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November 5 - 11, 2023 is Treaties Recognition Week

Week an opportunity to learn about treaty rights and relationships |  DailyNews

Treaties Recognition Week

Ontario is the first province in Canada to legislate the observance of an annual Treaties Recognition Week, demonstrating the continuing significance of the treaty relationship in Ontario. 

Why Ontario marks Treaties Recognition Week:

  • Treaties Recognition Week is an opportunity for all Ontarians, especially students, to gain a better understanding of treaties and treaty relationships, and how they have shaped the province.
  • Ontario as we know it today exists because of treaties – they underpin the places where we live, work and learn.
  • The government believes in honouring the principles of truth and reconciliation, and providing opportunities for the people of Ontario to do the same.
  • Treaties Recognition Week responds to the Truth and Reconciliation Commission’s Calls to Action to increase treaty awareness.

Wampum Agreements

Wampums are visual memory keepers that help record history and communicate ideas. Beaded patterns represent a person, nation, event, invitation, shared values and understandings/agreements between two or more parties.  Traditional wampum belts were used as covenants and petitions for understanding. Words spoken during an agreement are made into wampum to be used for ceremony, teaching, and reminders of law and values.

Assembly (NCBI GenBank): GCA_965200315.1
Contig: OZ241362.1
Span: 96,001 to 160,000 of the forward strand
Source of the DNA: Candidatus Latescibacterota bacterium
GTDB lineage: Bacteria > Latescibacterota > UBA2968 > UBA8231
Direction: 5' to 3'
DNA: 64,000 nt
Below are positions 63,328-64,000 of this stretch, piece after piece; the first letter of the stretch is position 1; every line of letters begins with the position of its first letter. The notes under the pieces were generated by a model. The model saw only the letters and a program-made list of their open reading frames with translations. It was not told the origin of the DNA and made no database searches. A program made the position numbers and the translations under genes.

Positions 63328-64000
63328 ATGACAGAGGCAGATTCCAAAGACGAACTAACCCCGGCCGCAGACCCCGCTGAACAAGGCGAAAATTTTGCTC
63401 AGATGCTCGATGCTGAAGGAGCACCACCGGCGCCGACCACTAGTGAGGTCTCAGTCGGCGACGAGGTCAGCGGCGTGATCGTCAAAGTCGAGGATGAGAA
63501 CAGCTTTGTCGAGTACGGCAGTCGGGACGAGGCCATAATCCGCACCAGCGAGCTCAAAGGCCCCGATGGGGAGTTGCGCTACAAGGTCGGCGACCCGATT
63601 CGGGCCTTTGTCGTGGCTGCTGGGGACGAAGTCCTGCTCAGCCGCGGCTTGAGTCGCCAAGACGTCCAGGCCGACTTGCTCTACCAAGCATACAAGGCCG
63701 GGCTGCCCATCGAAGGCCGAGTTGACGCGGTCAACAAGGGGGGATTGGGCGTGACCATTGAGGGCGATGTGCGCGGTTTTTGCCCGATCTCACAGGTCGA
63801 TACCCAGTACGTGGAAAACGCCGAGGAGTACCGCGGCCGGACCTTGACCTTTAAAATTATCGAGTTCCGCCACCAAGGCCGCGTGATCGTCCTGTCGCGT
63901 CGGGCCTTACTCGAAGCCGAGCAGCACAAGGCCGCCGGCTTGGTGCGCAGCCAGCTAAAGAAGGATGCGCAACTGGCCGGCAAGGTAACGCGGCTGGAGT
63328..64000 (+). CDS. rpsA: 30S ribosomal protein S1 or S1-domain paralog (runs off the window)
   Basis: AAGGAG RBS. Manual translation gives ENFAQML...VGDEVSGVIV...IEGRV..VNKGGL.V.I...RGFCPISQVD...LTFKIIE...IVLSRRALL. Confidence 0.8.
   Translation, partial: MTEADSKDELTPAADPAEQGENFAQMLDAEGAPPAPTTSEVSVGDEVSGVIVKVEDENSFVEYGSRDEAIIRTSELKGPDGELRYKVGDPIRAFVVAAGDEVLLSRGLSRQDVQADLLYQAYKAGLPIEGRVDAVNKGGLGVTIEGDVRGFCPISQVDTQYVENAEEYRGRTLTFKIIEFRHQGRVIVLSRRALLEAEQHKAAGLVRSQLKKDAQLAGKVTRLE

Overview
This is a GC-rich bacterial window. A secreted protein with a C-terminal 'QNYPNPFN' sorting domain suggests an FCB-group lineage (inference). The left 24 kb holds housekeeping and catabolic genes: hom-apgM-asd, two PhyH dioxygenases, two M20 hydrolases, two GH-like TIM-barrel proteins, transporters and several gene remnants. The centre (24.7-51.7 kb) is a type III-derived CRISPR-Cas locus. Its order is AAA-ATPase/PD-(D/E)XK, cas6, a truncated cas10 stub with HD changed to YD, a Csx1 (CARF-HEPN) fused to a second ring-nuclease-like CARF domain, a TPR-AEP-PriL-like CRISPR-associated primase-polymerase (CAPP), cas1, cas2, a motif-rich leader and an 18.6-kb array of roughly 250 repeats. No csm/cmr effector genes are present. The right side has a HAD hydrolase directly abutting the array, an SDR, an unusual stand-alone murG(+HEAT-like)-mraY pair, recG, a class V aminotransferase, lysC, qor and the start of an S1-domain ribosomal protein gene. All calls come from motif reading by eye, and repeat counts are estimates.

Dish With One Spoon Wampum Belt

The dish is graphically represented by the wampum pictured.

The “Dish” or sometimes it is called the “Bowl” represents what is now southern Ontario (from the Great Lakes to Quebec and from Lake Simcoe into the U.S.).  We all eat out of the Dish – all of us that share this territory – with only one spoon. That means we have to share the responsibility of ensuring the dish is never empty; which includes, taking care of the land and the creatures we share it with. Importantly, there are no knives at the table, representing that we must keep the peace.

Treaties in Ontario

First Nations were the original occupants of this land we call Ontario. Our shared history begins around 400 years ago, when Europeans first arrived.

Treaties between the British Crown (government) and Indigenous peoples were negotiated and signed with the intent of delivering mutual benefits. They signed as independent, self-governing nations.

Today, the Ontario government recognizes the wrongs of previous generations. The Journey Together plan outlines Ontario’s commitment to changing the future by rebuilding relationships based on trust and respect.

Part of that commitment includes educating Ontarians about the role treaties play in each of our lives and in our relationships with each other. Though they were signed more than a century ago, treaty commitments are just as valid today as they were then. Every Ontarian is a treaty person.

Ontario is covered by 46 treaties and other agreements.

(information taken from https://www.ontario.ca/page/treaties)

Living Library Event - "WE ARE ALL TREATY PEOPLE"

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